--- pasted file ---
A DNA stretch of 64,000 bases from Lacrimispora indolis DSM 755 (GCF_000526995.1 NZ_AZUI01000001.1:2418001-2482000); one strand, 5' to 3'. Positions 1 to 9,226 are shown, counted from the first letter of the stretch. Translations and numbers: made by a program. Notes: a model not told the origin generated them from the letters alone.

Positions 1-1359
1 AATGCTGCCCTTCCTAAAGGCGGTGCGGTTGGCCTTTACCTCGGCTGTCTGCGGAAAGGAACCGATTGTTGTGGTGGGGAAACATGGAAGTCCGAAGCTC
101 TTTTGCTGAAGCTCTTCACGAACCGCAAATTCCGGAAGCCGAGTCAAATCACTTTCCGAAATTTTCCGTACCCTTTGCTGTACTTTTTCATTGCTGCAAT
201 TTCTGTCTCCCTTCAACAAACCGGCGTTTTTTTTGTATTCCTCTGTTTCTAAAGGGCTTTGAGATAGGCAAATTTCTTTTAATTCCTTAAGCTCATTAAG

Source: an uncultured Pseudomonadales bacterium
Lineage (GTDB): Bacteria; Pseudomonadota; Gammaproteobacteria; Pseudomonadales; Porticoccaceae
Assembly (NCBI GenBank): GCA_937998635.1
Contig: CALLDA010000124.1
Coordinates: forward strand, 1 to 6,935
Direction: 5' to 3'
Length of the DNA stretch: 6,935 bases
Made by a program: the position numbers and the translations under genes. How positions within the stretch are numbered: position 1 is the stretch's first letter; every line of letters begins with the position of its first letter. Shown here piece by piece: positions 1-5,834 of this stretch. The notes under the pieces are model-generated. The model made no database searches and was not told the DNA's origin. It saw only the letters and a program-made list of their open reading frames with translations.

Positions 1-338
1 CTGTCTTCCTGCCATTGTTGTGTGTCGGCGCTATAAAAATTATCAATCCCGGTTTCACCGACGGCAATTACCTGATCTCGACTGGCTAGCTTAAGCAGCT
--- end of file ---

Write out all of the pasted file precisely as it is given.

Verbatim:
A DNA stretch of 64,000 bases from Lacrimispora indolis DSM 755 (GCF_000526995.1 NZ_AZUI01000001.1:2418001-2482000); one strand, 5' to 3'. Positions 1 to 9,226 are shown, counted from the first letter of the stretch. Translations and numbers: made by a program. Notes: a model not told the origin generated them from the letters alone.

Positions 1-1359
1 AATGCTGCCCTTCCTAAAGGCGGTGCGGTTGGCCTTTACCTCGGCTGTCTGCGGAAAGGAACCGATTGTTGTGGTGGGGAAACATGGAAGTCCGAAGCTC
101 TTTTGCTGAAGCTCTTCACGAACCGCAAATTCCGGAAGCCGAGTCAAATCACTTTCCGAAATTTTCCGTACCCTTTGCTGTACTTTTTCATTGCTGCAAT
201 TTCTGTCTCCCTTCAACAAACCGGCGTTTTTTTTGTATTCCTCTGTTTCTAAAGGGCTTTGAGATAGGCAAATTTCTTTTAATTCCTTAAGCTCATTAAG

Source: an uncultured Pseudomonadales bacterium
Lineage (GTDB): Bacteria; Pseudomonadota; Gammaproteobacteria; Pseudomonadales; Porticoccaceae
Assembly (NCBI GenBank): GCA_937998635.1
Contig: CALLDA010000124.1
Coordinates: forward strand, 1 to 6,935
Direction: 5' to 3'
Length of the DNA stretch: 6,935 bases
Made by a program: the position numbers and the translations under genes. How positions within the stretch are numbered: position 1 is the stretch's first letter; every line of letters begins with the position of its first letter. Shown here piece by piece: positions 1-5,834 of this stretch. The notes under the pieces are model-generated. The model made no database searches and was not told the DNA's origin. It saw only the letters and a program-made list of their open reading frames with translations.

Positions 1-338
1 CTGTCTTCCTGCCATTGTTGTGTGTCGGCGCTATAAAAATTATCAATCCCGGTTTCACCGACGGCAATTACCTGATCTCGACTGGCTAGCTTAAGCAGCT